Long gone are the days when motorists displaying an AA emblem could expect a salute from an oncoming patrol astride his motorcycle. But quite a few of today’s AA patrol squad have plenty of experience of saluting. They’re ex-servicemen who have been on a ‘resettlement’ course to equip them for jobs in civvy street.
Aldershot, ‘home of the British army’, is also the location of the Resettlement Training Centre which is part of an organisation called the Career Transition Partnership, a joint venture between the MoD and Right Management Consultants, part of the worldwide Manpower Group.
CTP has a cluster of workshops at Aldershot where those who have served their time with the Armed Forces retrain for new careers. Resettlement training manager Liz Taylor explained: “Many of our students are senior NCOs in their late thirties who have transferable skills which need tweaking.”
CTP’s facilities at Aldershot include a fully equipped motor vehicle workshop for those wanting to become garage mechanics/ technicians, along with an AA-sponsored course on roadside assistance.
It’s all part of an ‘exit’ programme where service personnel begin to receive advice and support two years before their return to civilian life.
There are 50 courses on offer, ranging from plumbing to management studies, and most are fully booked – a total of more than 5,000 ‘students’ a year. “Not all are designed for further careers,” said Liz. “Some are intended for those who are retiring and want to acquire home maintenance and improvement skills. Having lived in service accommodation where the regulations don’t permit home improvement, they don’t have much experience of d-i-y. We have a retiring general booked in on a carpentry and joinery course!”
When it comes to fresh careers, though, the motor vehicle courses are one of the most heavily subscribed, along with those dealing with security systems for those seeking jobs installing alarms and CCTV equipment. Liz reports that around 96 per cent of individuals on these courses have no trouble finding jobs.
The vehicle workshop currently takes in around 100 candidates a year, but course tutor Chris Crowhurst says that with bigger and better facilities this number could easily be doubled. Training begins at the basic mechanic level – brake fitting, etc – and goes up to electronic fault-finding. The centre is part of the IMI’s ‘quality assured’ network and those successfully completing the courses are eligible for Institute membership at associate level. There are also plans for candidates to undergo assessment for Automotive Technician Accreditation.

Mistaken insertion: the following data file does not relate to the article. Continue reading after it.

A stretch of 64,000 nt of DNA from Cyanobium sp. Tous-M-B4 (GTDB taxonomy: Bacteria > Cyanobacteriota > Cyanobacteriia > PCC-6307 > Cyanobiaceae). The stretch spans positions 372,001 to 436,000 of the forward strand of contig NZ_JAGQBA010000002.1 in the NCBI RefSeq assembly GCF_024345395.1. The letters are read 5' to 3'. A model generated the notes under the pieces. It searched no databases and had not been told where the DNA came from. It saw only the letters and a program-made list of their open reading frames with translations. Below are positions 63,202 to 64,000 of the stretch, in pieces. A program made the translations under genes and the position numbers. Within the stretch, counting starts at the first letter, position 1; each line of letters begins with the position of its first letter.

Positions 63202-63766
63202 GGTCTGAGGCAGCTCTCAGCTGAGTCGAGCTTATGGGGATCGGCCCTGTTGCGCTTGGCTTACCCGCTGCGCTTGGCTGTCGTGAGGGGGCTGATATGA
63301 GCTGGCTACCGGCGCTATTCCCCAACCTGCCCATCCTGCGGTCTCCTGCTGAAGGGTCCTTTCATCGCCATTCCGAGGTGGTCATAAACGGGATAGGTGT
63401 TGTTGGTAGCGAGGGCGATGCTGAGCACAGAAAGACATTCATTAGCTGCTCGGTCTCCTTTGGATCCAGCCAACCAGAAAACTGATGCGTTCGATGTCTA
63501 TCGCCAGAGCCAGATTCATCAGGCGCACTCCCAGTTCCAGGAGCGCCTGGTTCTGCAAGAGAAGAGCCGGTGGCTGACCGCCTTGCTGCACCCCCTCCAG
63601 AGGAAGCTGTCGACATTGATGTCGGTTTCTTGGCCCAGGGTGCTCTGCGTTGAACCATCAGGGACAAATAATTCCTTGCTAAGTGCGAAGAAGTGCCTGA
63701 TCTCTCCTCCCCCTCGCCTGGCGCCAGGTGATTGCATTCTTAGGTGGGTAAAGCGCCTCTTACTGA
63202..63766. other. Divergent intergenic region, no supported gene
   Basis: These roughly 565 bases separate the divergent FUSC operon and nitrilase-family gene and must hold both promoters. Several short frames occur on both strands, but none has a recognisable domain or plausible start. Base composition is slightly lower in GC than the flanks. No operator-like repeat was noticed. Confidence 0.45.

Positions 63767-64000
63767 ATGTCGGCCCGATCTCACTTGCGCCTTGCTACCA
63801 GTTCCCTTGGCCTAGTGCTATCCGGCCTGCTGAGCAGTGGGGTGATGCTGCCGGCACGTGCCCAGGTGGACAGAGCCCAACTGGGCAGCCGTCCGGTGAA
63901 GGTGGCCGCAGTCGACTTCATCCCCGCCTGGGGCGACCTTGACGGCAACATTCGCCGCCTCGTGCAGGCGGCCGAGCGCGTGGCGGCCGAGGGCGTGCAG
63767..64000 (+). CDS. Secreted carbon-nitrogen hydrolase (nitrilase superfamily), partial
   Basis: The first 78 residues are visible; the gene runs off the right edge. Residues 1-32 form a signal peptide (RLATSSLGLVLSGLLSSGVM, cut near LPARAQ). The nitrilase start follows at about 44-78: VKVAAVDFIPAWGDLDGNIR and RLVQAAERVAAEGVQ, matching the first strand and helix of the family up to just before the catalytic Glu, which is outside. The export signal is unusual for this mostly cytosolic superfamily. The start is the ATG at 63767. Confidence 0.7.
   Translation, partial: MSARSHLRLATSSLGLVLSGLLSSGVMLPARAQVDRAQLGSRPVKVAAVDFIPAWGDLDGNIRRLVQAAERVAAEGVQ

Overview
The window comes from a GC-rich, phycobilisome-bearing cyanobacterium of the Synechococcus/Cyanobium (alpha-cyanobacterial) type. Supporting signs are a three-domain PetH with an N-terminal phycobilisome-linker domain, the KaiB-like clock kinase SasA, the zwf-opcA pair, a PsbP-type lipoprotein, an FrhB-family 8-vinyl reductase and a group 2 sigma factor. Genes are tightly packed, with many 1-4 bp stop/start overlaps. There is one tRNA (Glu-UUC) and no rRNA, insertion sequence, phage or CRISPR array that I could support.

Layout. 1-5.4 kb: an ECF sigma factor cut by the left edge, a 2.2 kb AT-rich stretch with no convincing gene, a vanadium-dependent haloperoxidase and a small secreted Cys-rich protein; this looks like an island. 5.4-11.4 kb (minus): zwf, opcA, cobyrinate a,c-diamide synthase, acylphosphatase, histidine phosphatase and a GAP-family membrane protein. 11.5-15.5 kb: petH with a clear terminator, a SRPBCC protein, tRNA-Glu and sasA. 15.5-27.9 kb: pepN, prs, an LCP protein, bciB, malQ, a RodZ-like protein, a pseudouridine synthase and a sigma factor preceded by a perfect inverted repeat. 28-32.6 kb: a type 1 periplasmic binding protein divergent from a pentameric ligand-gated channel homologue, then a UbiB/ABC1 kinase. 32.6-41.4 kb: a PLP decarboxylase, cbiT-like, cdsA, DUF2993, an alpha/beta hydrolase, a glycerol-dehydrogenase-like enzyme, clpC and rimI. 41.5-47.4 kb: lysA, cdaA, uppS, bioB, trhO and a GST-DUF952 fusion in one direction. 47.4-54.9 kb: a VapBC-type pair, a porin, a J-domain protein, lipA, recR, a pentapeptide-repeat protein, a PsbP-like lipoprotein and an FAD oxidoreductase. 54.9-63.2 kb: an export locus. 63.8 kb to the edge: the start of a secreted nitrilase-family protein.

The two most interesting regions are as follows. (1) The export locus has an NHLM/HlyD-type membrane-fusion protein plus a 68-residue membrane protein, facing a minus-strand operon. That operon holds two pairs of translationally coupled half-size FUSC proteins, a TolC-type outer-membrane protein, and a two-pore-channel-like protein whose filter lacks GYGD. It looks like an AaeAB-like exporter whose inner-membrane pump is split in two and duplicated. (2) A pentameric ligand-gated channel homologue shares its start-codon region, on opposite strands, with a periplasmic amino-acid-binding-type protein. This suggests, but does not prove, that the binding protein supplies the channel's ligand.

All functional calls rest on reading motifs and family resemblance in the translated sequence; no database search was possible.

Chris, a former patrol who later became a trainer with the AA, said of his ‘pupils’: “Having come from a service background, they’re disciplined and conscientious. So strict time-keeping is nothing new to them; neither is the expectation that they may be called upon to do extra work and work irregular hours. In other words, nothing fazes them.”
Simon’s still on patrol
Simon Fawcett saw action in Bosnia and Northern Ireland during his time with the army, but his new career with the AA has not been without drama.
Answering a ‘Home Start’ call to a house in Guildford, he found the vehicle but there was no sign of the owner. Simon takes up the story: “I looked through the kitchen window and saw a man lying on the floor. He appeared to be unconscious, so I decided there was no time to lose and kicked down the door. I carried out what first aid training I learned from my army days until the arrival of the ambulance. Apparently, the man had suffered an epileptic fit and was in quite a serious condition, but I’m happy to say he made a full recovery. And I eventually got round to fixing his car as well!”
Simon signed up as a vehicle mechanic with REME at the age of 17 , ending up with the rank of corporal.
While on a six month tour of duty as a footsoldier in Northern Ireland, he narrowly escaped a mortar attack in Armagh. During his time with the NATO peace-keeping force in Bosnia he was not only called upon to service military hardware, but also to carry out repairs to damaged vehicles ranging from ambulances to refuse carts.
Now 34, he joined the AA as a patrol in 2004 after a resettlement training course at Aldershot.
“I was obviously familiar with things like electronic ignition and engine management, but there’s a big gap between army vehicles and technology on today’s cars,” said Simon, “so the course was a big learning curve.”
During his time with the AA he’s received no fewer than 13 commendations from customers for the quality of his service.
Now engaged to be married, has he found it easy transferring to civilian life after 15 years in the army?
“I was a keen sportsman – particularly basketball – so I miss that side of it. What I don’t miss is all the bull!”